Lesson 4: Time Dilation and the Twin Paradox
Despite thoughts to the contrary, all time is relative to an observer. That is, there is no such thing as absolute time. The observation that the time on a clock that is moving with respect to an observer seems to run slower than the time on a clock that is stationary with respect to said observer is called time dilation. Time dilation takes place whether the “clock” that we are observing is a watch, a bouncing spring, a pendulum or a solar eclipse since all time is relative to the observer and not absolute.
The central focus of this chapter is to understand that time is also a relative concept, like simultaneity, and to be able to use the time dilation formula correctly.
Learning Objectives:
 Coming to understand that proper time is the time interval separating two events as seen by an observer for whom the events occur at the same time.
 Realizing that time dilation is simply a slowing down of time in a system as seen by an observer who is in motion with respect to said system.
 Knowing how to use the time dilation formula correctly and grasping that time is not an absolute concept.
One way to introduce time dilation is through the use of the twin paradox:
 Tell the Twin Paradox but in a way that makes it sound like a story and emphasize the possibility that physical time can flow differently for two people. See if students believe the story and their arguments.
For this class, it is important to foster a conceptual understanding of the formulas in special relativity by going through the derivation of the time dilation formula with students and assigning problems for groups of students to work through which will be taken up next class. Also consider leading a debate around the Twin Paradox with the following question:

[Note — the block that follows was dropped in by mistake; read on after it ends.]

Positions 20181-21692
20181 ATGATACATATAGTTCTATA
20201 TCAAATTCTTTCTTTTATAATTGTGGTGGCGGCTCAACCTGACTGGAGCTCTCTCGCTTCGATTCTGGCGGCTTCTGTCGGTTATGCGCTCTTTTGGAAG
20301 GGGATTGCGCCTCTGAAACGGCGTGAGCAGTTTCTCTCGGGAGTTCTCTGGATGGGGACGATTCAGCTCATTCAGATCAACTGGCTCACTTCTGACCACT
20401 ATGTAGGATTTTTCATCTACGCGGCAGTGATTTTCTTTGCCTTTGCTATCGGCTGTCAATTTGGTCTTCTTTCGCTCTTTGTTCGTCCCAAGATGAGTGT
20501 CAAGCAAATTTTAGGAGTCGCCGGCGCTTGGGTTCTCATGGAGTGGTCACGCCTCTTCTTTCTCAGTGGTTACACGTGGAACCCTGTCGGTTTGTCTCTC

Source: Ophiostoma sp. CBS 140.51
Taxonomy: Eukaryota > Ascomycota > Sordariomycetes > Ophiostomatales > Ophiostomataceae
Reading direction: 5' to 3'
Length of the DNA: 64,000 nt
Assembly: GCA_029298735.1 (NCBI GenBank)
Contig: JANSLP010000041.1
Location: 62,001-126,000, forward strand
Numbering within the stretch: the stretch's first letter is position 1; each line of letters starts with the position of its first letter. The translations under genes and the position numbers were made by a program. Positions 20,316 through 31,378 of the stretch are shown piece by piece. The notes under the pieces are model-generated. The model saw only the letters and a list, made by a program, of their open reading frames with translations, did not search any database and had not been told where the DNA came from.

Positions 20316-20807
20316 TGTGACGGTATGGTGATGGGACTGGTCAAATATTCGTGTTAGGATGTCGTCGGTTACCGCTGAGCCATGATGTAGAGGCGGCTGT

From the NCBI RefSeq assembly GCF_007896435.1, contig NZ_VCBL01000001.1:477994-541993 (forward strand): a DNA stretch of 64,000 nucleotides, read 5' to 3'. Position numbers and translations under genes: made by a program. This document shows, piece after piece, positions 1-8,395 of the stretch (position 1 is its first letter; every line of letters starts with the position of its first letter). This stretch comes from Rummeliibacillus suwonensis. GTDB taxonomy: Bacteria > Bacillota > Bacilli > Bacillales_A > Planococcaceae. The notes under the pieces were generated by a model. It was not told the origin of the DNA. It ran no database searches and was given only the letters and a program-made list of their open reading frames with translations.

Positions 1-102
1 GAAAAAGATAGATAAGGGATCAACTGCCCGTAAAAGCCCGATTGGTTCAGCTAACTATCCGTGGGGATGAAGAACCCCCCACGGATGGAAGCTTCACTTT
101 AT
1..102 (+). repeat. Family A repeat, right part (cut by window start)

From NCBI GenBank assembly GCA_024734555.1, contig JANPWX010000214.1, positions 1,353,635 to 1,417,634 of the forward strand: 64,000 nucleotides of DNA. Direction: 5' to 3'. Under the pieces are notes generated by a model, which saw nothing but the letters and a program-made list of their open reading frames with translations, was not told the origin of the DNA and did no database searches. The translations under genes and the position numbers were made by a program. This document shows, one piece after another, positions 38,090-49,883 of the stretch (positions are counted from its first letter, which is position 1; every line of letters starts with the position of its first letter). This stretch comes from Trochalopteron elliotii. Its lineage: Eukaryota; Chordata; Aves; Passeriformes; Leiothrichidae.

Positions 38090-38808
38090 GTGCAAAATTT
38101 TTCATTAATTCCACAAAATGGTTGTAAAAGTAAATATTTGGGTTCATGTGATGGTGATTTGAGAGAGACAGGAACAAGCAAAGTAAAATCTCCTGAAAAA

Click on the link below for a helpful simulation of time dilation.
Below is a video that clearly explains time dilation as the slowing down of clocks.

The following video establishes a conceptual understanding of time dilation.

The video below uses cartoons and does an excellent job of explaining the Twin Paradox.

The following video has acclaimed astrophysicist Neil DeGrasse Tyson explain the Twin Paradox and its relationship with time dilation.

Ask the following questions as a way of debriefing the lesson and to gauge their thought process and understanding of prior concepts:
 Suppose people were moving in a spaceship at nearly the speed of light. What would the passengers life expectancy be relative to the inertial frame of Earth versus their frame of reference on the ship? (Ans: They’re living life at slower rate, their normal life cycle takes an enormous amount of our time.)
 How was it possible to build a theory of time dilation if this phenomenon escapes our intuition?
References
 Hirsch, A., Stewart, C., Martindale, D, & Barry, M. (2011). Nelson Physics 12. Toronto: Nelson Thomson Learning